Alpine Fire


SWITZERLAND / 1985 / Swiss-German / Color / 35mm / 117 min

Director, Script: Fredi M. Murer
Photography: Pio Corradi
Editing: Helena Gerber
Sound: Florian Eidenbenz
Music: Mario Beretta
Art Directors: Bernhard Sauter, Edith Peyer
Costume: Greta Roderer
Cast: Thomas Nock, Johanna Lier, Rolf Illig, Dorothea Moritz, Jörg Odermatt, Tilli Breidenbach
Production Company, World Sales: Bernhard Lang AG
Source: National Film Center, The National Museum of Modern Art, Tokyo

This film follows a family of four who have no access to water or electricity, and who make their living mostly through subsistence farming. Other than the shopping trips the father makes down the mountain, the family has no direct communication with anyone at all except each other, save perhaps a wave through the telescope at grandparents living across the valley. The deaf-mute son is in his late teens. He grows up peacefully alongside his sister, who has given up on being a teacher, although he doesn’t hide his impatience at being disabled. One day he becomes exasperated with a lawnmower that has broken down and throws it away, which angers his father. The sister brings food to her brother in the mountain hut where he lives alone. They enjoy time together huddled around a campfire on the peak of the mountain, but his sister’s eventual pregnancy later comes to light . . .

Alpine Fire is Murer’s second feature-length film, produced six years after the box-office failure of Zones. It won the Golden Leopard at the 1985 Locarno International Film Festival, securing Murer’s global reputation. Like We Mountain People in the Mountains, this film is set in the mountainous Swiss canton of Uri, and depicts the mythical world of an isolated mountain-dwelling family and the tragedy that befalls them.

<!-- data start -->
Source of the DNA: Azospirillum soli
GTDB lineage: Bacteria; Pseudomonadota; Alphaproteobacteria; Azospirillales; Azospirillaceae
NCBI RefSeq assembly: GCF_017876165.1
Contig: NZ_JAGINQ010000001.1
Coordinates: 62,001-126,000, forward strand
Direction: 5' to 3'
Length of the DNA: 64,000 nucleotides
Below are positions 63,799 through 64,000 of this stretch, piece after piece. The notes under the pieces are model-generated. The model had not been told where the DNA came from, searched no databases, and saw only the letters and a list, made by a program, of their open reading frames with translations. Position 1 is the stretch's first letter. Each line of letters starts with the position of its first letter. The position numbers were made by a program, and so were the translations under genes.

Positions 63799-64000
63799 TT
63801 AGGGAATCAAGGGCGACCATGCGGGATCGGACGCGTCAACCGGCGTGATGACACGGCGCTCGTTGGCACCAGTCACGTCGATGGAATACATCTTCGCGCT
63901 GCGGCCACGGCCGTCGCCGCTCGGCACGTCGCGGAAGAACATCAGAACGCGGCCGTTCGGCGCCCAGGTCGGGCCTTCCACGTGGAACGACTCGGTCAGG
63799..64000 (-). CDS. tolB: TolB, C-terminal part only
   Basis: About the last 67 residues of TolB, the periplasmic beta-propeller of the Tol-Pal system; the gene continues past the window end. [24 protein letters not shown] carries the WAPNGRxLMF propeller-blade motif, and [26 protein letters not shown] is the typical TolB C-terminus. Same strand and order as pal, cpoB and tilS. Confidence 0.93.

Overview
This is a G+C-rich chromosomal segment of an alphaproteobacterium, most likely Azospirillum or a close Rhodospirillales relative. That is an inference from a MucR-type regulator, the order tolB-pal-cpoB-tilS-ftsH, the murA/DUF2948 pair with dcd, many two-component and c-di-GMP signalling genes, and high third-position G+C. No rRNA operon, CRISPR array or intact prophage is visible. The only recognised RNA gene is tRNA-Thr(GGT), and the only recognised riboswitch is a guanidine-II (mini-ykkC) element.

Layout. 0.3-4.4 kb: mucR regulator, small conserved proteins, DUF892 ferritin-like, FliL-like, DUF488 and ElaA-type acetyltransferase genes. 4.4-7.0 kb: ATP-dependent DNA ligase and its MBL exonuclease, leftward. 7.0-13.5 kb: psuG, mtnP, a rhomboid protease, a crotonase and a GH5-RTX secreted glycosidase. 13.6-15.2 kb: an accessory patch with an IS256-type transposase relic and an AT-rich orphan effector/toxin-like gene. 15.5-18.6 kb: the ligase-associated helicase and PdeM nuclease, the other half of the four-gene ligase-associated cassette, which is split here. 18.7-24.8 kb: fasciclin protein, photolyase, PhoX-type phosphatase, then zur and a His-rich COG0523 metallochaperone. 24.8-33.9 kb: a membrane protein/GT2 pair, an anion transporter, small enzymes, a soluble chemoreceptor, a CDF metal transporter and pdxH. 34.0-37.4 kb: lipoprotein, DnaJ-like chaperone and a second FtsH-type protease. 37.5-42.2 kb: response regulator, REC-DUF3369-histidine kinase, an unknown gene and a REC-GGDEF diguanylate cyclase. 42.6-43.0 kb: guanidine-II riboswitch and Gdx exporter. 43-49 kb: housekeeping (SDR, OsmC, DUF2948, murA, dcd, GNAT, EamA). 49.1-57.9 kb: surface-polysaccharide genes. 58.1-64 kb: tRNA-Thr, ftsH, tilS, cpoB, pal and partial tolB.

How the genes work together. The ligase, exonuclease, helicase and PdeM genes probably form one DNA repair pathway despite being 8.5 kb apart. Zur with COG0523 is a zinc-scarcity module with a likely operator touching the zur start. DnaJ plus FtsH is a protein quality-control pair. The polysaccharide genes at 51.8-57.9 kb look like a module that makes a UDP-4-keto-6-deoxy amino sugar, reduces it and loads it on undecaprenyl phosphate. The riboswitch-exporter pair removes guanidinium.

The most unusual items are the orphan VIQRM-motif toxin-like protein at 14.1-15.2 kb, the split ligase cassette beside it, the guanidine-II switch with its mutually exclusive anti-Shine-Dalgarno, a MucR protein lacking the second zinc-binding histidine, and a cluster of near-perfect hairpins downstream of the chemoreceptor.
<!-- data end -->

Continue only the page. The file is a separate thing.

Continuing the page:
Yoshimoto Takaaki described this film, with its focus on family in the midst of a beautiful yet harsh natural world, as a “film of the slope.” When we consider that the protagonist is a boy who is robbed of his ability to hear or speak from birth, we begin to see a consistent theme emerge throughout Murer’s oeuvre. Murer touches the outside world through the visual and the auditory. By making use of devices such as telescopes, magnifying glasses, and mirrors, his films make manifest the act of seeing itself. 

On the other hand, the silence experienced by the deaf brother is emphasized by the transistor radio, the sound of the watch and the bells, and footsteps. By questioning the seemingly self-evident idea that sight and sound are a given part of the body, Murer’s films open our sensory organs to the other, bringing richness to the world around us. After this, how do our bodies take in the rumbling of the earth created by the avalanche at the end of the film?

* Please also see “Resonant Bodies—Fredi M. Murer Retrospective”

- Fredi M. Murer

Born in 1940 in Beckenried, in the canton of Nidwalden, Switzerland, Murer began studying design and photography at the School of Art and Design in Zurich in 1959. He shot an 8 mm short film called Marcel in 1962, and designed and directed a large-scale slide show at the Swiss Expo 64 in Lausanne. Murer completed the medium-length film Pacific—or the Contented (1965) and an experimental documentary, Chicory (1966), which was awarded the International Jury Prize at the International Short Film Festival Oberhausen. Films that followed—Bernhard Luginbühl (1966), Sad-is-Fiction (1969), and Passages (1972) —were all documentaries about artists. Having shot Vision of a Blind Man (1969), he briefly moved to England to teach at an art school. On his return, Murer directed the science fiction Swiss Made 2069 as a part of omnibus. While working on Christopher & Alexander, which was commissioned by a banker, he shot his own documentary, We Mountain People in the Mountains (1974), which received the International Critics Award at the Locarno International Film Festival. This film later becomes a part of the so-called “mountain trilogy” along with Alpine Fire (1985) and The Green Mountain (1990). His first narrative film, Zones (1979), however, was a box office failure. Murer received international recognition for Alpine Fire, which was awarded the Golden Leopard Prize and the Ecumenical Prize at the Locarno International Film Festival. This film was shown around the world and prompted him to visit Japan. His later works Full Moon (1998) and Vitus (2006) were both shown in Japan. Murer announced his retirement in 2014 after releasing a narrative film, Love and Chance (Liebe und Zufall).